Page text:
Manuel Neuer has been the hero on so many occasions but here, he very nearly found a new way to be so. His 95th minute header from Joshua Kimmich arrowed towards the corner but his opposite number, the outstanding Rafał Gikiewicz, twisted on his line and dived to push it away with his left hand. Seconds later, Neuer lurched at the ball after Alphonso Davies lifted it back in, and Gikiewicz palmed away again, to the fevered acclaim of his teammates. The plaudits belonged to the Polish goalkeeper, rather than the German one, this time.
But since when were Bayern reduced to this? Neuer’s very presence in the Augsburg penalty area, as Bayern Munich sought desperately to slip out of a first defeat of the Bundesliga season, was an admission of desperation. They were not able to but that their highly decorated last line of defence was almost able to make the difference at the other end was jarring. One of the headlines in Bild on Sunday did not miss the opportunity to highlight that Neuer had more efforts on target than Sadio Mané in a deflating loss to local near-neighbours, an hour to the north-west of Munich, who may have established themselves in the top flight but do not have the stature to be described even notionally as rivals.
The second half of Tuesday’s Champions League victory over Barcelona had soothed simmering disquiet around Bayern after three straight Bundesliga draws. This extension of the domestic winless run to four turned the volume of those dissenting voices all the way up to 11, louder than ever. Robert Lewandowski’s spurning of a series of chances in the first half of his first return to Allianz Arena had done Julian Nagelsmann – with whom he didn’t always see eye-to-eye – a favour, allowing the coach parity in which to tighten up at half-time, to rearrange and to go on and win the game. That Lewandowski had recovered from his midweek frustrations to bag another couple of La Liga goals in a stroll of a Barcelona win over Elche did not escape Bavarian gazes.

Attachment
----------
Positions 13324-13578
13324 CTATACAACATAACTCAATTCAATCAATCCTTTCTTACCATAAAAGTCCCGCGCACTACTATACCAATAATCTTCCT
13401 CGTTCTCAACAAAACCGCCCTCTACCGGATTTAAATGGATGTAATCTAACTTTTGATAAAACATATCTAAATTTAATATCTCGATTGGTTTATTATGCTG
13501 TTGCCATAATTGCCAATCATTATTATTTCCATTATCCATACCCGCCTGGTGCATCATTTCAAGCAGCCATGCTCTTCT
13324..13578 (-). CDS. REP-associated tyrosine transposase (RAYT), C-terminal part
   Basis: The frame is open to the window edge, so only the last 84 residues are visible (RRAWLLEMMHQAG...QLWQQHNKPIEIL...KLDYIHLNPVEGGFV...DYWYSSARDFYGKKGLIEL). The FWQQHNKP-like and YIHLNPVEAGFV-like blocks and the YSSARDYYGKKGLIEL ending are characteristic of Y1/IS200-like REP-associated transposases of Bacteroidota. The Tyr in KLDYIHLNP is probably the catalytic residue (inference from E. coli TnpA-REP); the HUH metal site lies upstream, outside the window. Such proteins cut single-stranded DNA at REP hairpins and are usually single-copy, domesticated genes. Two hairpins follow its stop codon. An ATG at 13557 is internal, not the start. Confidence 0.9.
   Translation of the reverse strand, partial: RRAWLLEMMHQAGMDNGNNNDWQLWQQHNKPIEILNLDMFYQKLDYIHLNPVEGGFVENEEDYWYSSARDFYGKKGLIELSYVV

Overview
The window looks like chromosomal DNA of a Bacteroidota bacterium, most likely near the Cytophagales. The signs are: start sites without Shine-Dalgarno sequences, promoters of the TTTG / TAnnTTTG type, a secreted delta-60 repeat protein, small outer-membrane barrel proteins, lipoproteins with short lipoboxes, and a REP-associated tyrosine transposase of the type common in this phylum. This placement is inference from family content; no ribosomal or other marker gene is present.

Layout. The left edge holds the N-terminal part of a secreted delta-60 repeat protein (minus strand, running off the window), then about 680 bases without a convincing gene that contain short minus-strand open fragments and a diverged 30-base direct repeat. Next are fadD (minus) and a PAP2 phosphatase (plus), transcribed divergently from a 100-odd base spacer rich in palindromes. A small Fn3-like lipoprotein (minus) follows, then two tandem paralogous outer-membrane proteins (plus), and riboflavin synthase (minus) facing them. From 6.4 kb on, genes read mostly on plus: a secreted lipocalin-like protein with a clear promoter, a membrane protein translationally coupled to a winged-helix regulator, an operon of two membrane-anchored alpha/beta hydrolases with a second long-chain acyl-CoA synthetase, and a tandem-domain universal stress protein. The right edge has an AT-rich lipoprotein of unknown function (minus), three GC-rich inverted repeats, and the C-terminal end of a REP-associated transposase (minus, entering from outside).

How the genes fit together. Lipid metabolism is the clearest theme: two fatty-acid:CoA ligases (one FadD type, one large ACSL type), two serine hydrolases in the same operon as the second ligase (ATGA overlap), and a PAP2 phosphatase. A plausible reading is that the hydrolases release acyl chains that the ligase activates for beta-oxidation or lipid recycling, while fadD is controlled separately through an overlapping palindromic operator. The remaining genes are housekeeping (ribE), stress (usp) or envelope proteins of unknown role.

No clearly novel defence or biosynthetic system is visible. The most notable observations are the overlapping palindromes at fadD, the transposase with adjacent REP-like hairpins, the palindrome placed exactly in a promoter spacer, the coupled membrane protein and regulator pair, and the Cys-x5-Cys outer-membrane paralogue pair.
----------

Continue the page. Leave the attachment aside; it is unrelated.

After such a result, the hole left by Lewandowski’s departure, real or perceived, yawns larger than life, fuelling yearning to a simpler time when everything was clearer. Lewandowski plays, Lewandowski scores. Mergim Berisha’s smart finish for Augsburg’s winner at the other end just before the hour, giving Enrico Maaßen’s men a not undeserved win, was only one of a series of pointers towards the view that Big Number Nines Rule OK.
This, paired with the drama of Bayern looking human, all glosses over some actual facts; that Oliver Kahn and Hasan Salihamidzic, who both made clear their displeasure with the performance and result after the game, are happy with the composition of the squad, that Nagelsmann’s football is more set to flourish without a more traditional number nine, and that Bayern had 19 shots on goal without making them count, just as Borussia Mönchengladbach’s Yann Sommer had made a Bundesliga-record 19 saves against Bayern at the start of this frustrating winless run.
Yet just as Nagelsmann retains the confidence of the club – and they really need this to work having spent a world record €25m to break him out of his RB Leipzig deal last year – he is smart enough to know that all the good process in the world means little if the results won’t fall. It’s not bad enough yet for Thomas Tuchel to really loom in the background, but having a recent German Champions League winner in the background is not ideal for Nagelsmann. “It doesn’t really matter what I answer now,” he said in response to the question of if his team still needed Lewandowski. “If I say no, then it says he doesn’t see the problem. If I say yes, then everyone’s going to write he misses Lewandowski.”